It refers to protocols in which messages are divided into packets before they are sent. Each packet is then transmitted individually and can even follow different routes to its destination. Once all the packets forming a message arrive at the destination, they are recompiled into the original message.
Most modern Wide Area Network (WAN) protocols, includingTCP/IP, X.25, and Frame Relay, are based on packet-switching technologies. In contrast, normal telephone service is based on a circuit-switching technology, in which a dedicated line is allocated for transmission between two parties. Circuit-switching is ideal when data must be transmitted quickly and must arrive in the same order in which it's sent. This is the case with most real-time data, such as live audio and video. Packet switching is more efficient and robust for data that can withstand some delays in transmission, such as e-mail messages andWeb pages.
A new technology, ATM, attempts to combine the best of both worlds -- the guaranteed delivery of circuit-switched networks and the robustness and efficiency of packet-switching networks.
What is the idea behind it?
Telephones have been around for over one hundred years. When you want to make a call to someone else then a dedicated connection is set up between you. Whilst that call is taking place you both have sole use of the telephone line - no one else can use it. Once the call is finished the connection is broken and the line becomes available for somebody else to use.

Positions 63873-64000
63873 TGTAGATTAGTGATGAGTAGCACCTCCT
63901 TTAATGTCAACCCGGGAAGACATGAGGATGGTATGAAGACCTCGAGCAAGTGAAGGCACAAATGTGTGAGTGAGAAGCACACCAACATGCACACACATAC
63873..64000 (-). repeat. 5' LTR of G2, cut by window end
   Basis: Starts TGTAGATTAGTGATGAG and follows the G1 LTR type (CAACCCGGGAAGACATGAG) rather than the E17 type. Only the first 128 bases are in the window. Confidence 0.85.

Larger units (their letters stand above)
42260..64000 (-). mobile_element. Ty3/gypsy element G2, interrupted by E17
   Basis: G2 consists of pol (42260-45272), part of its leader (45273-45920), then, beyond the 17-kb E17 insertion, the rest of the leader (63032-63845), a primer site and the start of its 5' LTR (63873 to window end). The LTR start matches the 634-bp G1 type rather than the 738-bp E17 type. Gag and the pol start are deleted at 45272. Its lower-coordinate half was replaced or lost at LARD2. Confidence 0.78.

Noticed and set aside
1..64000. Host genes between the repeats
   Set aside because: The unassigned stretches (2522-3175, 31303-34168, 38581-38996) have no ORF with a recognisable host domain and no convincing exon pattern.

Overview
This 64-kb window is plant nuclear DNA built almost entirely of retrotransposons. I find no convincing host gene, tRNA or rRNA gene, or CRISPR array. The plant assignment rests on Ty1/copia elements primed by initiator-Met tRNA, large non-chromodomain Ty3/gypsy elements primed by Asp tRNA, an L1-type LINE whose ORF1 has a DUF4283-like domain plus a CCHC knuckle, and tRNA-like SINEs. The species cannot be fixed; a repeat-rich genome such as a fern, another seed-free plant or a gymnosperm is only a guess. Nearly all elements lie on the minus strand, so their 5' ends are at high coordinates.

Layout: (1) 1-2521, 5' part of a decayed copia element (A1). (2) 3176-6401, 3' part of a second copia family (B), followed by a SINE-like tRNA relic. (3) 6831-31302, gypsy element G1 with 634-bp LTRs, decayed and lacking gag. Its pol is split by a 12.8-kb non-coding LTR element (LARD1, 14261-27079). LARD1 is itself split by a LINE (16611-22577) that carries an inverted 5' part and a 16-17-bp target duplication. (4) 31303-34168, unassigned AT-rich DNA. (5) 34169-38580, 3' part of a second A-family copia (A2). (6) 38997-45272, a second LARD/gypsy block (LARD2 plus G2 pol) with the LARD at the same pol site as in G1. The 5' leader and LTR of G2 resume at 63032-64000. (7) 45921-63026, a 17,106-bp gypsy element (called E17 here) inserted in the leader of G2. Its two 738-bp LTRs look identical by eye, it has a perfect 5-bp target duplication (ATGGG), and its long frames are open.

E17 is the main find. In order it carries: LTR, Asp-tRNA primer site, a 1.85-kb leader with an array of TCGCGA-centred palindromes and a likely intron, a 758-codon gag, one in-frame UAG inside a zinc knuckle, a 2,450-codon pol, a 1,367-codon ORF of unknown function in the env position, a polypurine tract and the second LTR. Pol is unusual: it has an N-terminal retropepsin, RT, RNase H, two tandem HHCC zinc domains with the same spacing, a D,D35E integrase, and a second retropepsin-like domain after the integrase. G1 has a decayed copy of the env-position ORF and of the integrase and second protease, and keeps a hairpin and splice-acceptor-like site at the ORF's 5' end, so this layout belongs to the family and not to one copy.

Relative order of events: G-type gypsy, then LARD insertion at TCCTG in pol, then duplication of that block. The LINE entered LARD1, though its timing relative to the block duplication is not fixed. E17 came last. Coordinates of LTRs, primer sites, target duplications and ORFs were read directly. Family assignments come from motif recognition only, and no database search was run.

This method has worked fine for many years. However, as said above, the line is tied up for the whole length of the call. This is called 'circuit switching'
Now imagine if this method were used in networks. For every person using the network a dedicated line would be needed. Large companies can employ thousands of staff around the world, all logged into the company network at the same time. Imagine how much that would cost to set up? And what about all that cable?
What about the Internet? Nobody owns the Internet, so who would be responsible for setting up and paying for the lines? And worse still could you imagine just how many lines would be needed for everyone to use the Internet at the same time? Impossible.
So this is where 'packet switching' becomes important.
How does packet switching work?
Imagine that you have a data file, perhaps an email or a document which is 2 Megabytes in size. You want to send this file to someone in another country.
When you send the file, it isn’t sent as one document (remember the telephone call), instead it is broken up into lots of small 'data packets'. Our 2MB file would be broken up into chunks of 512 bytes in size.